In December, we are offering three different takes on the Platinum Club of Cabernet Sauvignon. The grape, according to wine guru Jancis Robinson, “is the world's most famous red wine grape, and most planted of any colour.” A crossing of Cabernet Franc and Sauvignon Blanc, Cab is a late-ripening variety that needs a warm, dry climate to thrive. Associated with blackcurrant and other dark fruits, it can take on notes of cedar, graphite, and/or cigar box depending on its oak aging regimen. Cabernet can also smell and taste of mint, eucalyptus, and other herbaceous notes if the grapes are crushed when not fully ripe. Cabernet can potentially be cellared from 7 to 10 years (depending on if you want to wait that long!), and Left-Bank Bordeaux wines, with their predominance of Cabernet in the blend, are known as ‘Vin de Garde’ (or wine for keeping), and often don’t hit their peak until 20 years, resulting in softer tannins and more pronounced tertiary flavors, like dried fruits, mushroom, earth, leather, and meat. The Cabernets to try right now are the Chono, from Maipo Valley, Chile, near Santiago; the DeLille Cellars ‘Metier,’ from Columbia Valley, Washington; and a real treat of a wine, the Château Cordet, from Margaux, in Bordeaux. The Chono engages you with red fruits like strawberry, cherry, and cassis, along with some dried herbs and dark chocolate. The ‘Metier’ conjures up darker fruits, like black cherry, in addition to savory notes like black olive. The Château Cordet, with 65% Cabernet Sauvignon rounded out with other Bordeaux varietals, entices upfront with floral notes, then evolves in the glass with blackcurrant and culminates in pepper and leather. All three of these wines have been aged a good amount of time in oak, which helps to marry Cab’s fruit and woodsy flavors. In addition, we also have several Cabs on our By-the-Glass menu, from the approachable Intermingle to fan favorite Opolo to higher-end Silver Ghost. Next time you are at Steve’s choose a Cabernet and enjoy this most noble of grapes!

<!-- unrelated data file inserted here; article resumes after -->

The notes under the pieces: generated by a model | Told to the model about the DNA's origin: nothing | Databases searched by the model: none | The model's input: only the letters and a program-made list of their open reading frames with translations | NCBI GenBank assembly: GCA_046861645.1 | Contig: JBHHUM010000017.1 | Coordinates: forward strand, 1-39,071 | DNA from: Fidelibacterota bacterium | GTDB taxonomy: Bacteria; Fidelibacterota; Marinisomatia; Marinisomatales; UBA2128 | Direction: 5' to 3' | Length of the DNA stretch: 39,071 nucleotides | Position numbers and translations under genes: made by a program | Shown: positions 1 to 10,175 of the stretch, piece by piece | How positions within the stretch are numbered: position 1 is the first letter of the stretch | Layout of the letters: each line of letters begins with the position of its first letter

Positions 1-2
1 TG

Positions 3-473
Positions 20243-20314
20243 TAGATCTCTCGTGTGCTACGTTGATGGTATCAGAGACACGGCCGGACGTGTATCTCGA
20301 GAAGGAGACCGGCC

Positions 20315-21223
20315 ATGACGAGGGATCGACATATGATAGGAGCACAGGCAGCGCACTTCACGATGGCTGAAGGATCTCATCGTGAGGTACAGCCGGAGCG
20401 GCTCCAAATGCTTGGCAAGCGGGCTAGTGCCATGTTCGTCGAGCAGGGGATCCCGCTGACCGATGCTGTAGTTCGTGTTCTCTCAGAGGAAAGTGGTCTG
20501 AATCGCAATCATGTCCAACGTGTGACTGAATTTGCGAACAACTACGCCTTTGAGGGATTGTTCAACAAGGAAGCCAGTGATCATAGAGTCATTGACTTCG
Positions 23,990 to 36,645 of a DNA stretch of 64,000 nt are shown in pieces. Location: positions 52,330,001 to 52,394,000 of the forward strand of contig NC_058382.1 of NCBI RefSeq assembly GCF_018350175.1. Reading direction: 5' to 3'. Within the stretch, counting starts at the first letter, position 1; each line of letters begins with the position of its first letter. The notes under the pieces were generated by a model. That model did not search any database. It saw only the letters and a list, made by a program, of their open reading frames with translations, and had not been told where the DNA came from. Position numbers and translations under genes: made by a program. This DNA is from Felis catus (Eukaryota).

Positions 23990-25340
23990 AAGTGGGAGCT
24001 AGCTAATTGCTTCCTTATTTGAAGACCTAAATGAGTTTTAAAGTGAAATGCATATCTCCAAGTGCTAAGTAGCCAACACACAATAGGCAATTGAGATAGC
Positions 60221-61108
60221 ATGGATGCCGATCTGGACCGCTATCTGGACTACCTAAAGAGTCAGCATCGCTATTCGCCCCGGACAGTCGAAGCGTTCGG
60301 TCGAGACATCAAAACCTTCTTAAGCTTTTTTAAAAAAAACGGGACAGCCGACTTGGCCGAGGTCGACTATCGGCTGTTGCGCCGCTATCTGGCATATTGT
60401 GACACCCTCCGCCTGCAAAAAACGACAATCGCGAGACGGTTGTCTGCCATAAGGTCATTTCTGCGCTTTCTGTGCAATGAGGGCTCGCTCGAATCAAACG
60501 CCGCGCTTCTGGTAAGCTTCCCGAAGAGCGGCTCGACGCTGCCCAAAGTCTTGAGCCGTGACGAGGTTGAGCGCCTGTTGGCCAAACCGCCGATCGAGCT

A Special Start with our Sparkling Wine of the day.
Wines are in order when tasting all 8 wines.
With such a whimsical name and label, you might think that this wine is simply a breath of fresh air (which it is!), but the winemakers behind the brand, Brendan and Laura Carter, are serious about giving back to causes they deem significant. Único Zelo (which means “unique zeal”) is a certified B corporation, a rare designation given to businesses that have high standards in performance, accountability, and transparency. This wine is so called because they donate 1% of their revenue to jungle reforestation. This Dolcetto is fresh and fruity while maintaining high acidity. It offers up notes of bright plum and cherry, rhubarb and finishes with a tinge of pink peppercorn. While it would be a delightful start to almost any holiday meal, let’s put it with some pizza from the reimagined Tomato Food Truck, a staple in Denton.
Gorgeous beaches are abundant on the limestone peninsula that makes up Salento in Puglia, but there are also 11,000 hectares of vineyards that make up the area, including Vespa Winery, in western Puglia. Riccardo Cotarella, the winemaker known as the “mago”—or wizard—is so named because he was instrumental in the Italian wine renaissance during the 1990s and early 2000s. Traditionally, Primitivo has been used as a blending grape, but renewed interest occurred when it was discovered to be genetically identical to Zinfandel. The Primitivo grape thrives in Puglia, and it is often a softer version of what is found in New World styles. The ‘Il Bruno’ invites you with tart red fruits along with spicy pepper and a velvety mouthfeel. A charcuterie plate from our friends at Ten:One Artisan Cheese would be an enticing pairing.
Italy has more grape varieties than any other region, including about 2,000 indigenous grapes. From volcanic soils and limestone coasts to the rolling hills of Tuscany and the majestic Italian Alps, Italy boasts a myriad of microclimates that fosters numerous grapes. However, a few winemakers living in Tuscany began experimenting with international varieties as a way to buck the stringent system of aging and percentage requirements administered in the most prominent wine regions. While the first Super Tuscans were created in the 1950s and 60s, the Italian government didn’t approve the Toscana IGT until 1992 (we’ll call it red tape). The Uggiano Toscana is a well-balanced Super Tuscan blend of 85% Sangiovese and 15% Syrah. Robust fruits like strawberry and fig open up the palate, culminating in spice, cinnamon, and licorice. A fun accompaniment would be the delectable panzanella salad from The Chestnut Tree.